Constant noise is not unlike that intoxication by work. By always hearing the noise from outside, it’s easy to drown out the cries from inside. Thinking is a form of concentration and focus in itself. There is much to be said for mulling things over. But equally it’s just as good to allow your mind to do nothing, to rest and just be. We are, after all, human beings not human doings. We don’t always have to be doing something and we don’t always need to be switched on or be stimulated to the point of blowing up.
3. Switch off notification alerts. Whether it’s the ping of your email alerts, the bell for your Facebook/twitter alerts to let you know some stranger has liked your post about a cute kitten, just turn them off.
This tip goes hand in hand with –
4. Take a break from social media. Again, even for a few hours a day (preferably days at a time and ideally completely) – turn it off. Alerts, pings, rings on your phone, email, Twitter, Facebook, Instagram, Tik Tok, they all serve to divide your attention. As you tend to the demands of each of these platforms, your mind also jumps from topic to topic, emotion to emotion, opinion to opinion, stress level to stress level. Your focus/concentration fragments dozens of times throughout the day. Over time, it becomes harder and harder to bring it all together when you need to focus on just one thing. Emails and social media can become addictions to the point where you can’t fully focus on any task that you do without getting itchy fingers to take a quick peek at what your Instagram page is doing.
Emails are rarely well considered communications. They are mostly slapdash, initial, half baked thoughts from people. Few require your attention straight away. By immediately answering the dozens that come in each day as soon as they come in, your mind will jump from case to case, subject to subject. Slowly but surely, your ability to think carefully about one case or one subject will begin to reduce.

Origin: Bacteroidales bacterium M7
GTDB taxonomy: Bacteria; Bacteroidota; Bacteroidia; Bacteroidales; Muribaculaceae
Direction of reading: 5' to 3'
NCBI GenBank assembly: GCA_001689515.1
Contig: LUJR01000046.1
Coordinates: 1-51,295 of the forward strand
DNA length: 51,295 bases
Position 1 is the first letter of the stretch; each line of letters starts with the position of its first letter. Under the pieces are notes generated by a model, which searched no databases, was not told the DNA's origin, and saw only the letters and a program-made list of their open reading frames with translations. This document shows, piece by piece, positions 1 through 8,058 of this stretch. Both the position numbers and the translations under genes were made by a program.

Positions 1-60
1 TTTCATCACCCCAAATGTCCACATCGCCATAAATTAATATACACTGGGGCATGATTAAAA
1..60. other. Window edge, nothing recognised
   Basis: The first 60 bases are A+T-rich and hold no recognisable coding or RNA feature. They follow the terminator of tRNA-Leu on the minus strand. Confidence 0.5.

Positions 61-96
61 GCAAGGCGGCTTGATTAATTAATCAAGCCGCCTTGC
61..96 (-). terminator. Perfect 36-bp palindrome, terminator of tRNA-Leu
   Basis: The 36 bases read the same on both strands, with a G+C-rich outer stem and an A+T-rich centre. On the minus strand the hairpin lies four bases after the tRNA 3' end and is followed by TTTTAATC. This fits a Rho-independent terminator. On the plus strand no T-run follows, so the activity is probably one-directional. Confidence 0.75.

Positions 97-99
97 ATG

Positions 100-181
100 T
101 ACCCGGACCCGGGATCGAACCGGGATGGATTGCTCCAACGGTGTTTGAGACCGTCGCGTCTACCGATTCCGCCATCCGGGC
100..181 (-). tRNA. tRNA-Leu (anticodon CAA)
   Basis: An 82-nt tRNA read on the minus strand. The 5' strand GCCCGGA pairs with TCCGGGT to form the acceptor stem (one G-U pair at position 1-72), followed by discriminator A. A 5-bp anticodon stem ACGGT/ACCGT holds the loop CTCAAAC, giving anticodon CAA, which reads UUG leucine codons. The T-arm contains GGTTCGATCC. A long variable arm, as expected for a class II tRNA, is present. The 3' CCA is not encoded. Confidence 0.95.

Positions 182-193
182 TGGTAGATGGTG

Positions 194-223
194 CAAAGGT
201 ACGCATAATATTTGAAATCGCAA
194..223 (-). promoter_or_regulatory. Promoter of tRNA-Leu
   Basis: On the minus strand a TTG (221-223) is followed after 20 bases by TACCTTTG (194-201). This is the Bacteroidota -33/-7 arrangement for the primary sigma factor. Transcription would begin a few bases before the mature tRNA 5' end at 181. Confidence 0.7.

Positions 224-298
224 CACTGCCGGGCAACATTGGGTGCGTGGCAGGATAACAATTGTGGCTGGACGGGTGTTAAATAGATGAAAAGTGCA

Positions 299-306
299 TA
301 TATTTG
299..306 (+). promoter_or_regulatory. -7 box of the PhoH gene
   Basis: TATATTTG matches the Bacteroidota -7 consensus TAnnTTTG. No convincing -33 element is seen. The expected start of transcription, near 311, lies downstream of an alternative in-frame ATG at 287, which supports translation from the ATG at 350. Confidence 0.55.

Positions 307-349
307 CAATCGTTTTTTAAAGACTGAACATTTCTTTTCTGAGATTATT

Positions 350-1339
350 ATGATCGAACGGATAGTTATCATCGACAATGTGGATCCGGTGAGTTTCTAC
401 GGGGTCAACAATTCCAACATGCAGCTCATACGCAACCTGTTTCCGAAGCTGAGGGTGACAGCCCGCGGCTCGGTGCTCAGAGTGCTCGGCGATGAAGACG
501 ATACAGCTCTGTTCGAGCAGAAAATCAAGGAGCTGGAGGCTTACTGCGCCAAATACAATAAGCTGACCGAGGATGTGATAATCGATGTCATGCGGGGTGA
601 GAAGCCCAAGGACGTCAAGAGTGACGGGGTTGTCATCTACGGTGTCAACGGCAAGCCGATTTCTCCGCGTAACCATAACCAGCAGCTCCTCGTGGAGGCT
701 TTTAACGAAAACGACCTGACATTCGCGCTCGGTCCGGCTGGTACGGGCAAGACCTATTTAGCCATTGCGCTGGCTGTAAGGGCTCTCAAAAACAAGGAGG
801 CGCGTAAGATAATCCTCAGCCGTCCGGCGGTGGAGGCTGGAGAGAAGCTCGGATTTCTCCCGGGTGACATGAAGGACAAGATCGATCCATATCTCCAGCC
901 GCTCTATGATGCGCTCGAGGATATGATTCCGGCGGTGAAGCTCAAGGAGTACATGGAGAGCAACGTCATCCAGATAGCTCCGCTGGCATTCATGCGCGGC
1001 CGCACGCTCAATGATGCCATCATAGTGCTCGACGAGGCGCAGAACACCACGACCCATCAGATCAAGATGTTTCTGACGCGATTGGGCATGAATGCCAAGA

So, set yourself times during the day when you will deal with the emails you’ve received that day. Perhaps you can set aside 30 minutes in the morning, 30 at lunchtime and 30 in the evening. Similarly, set a time to deal with your social media. Post what you need to, read what you want and at the end of your allotted time, switch it off and go back to real life.
The ideal scenario would be to take a complete break or an extended one. After about seven days of no social media the improvement in your concentration levels is very noticeable. But few of us either can break completely or even want to. We may just enjoy our social media interactions. Social media may be a means to promote ourselves and our work. Similarly, we may need to respond quickly to emails.
So, short but regular breaks can assist. They can, at least, help us resist every new distraction that comes up so our focus isn’t scattered over every hour of the day.
5. Focus. When you do anything, whether it’s writing an opinion or cutting a tomato, consciously do it as if your life depends on it. Don’t multitask. Do it precisely, carefully, with dedication, as if it’s the most important thing you could be doing at that moment. Fake it until you can make it. Do any task like this enough times and it will become a habit. Over time it can become your default setting. Concentrate on it even if it’s the most boring thing to do. Boredom is good. Boredom allows your mind to wander in creative directions or simply to rest. Like a battery recharging, the bored, unstimulated mind will gather its forces and rebuild your ability to concentrate.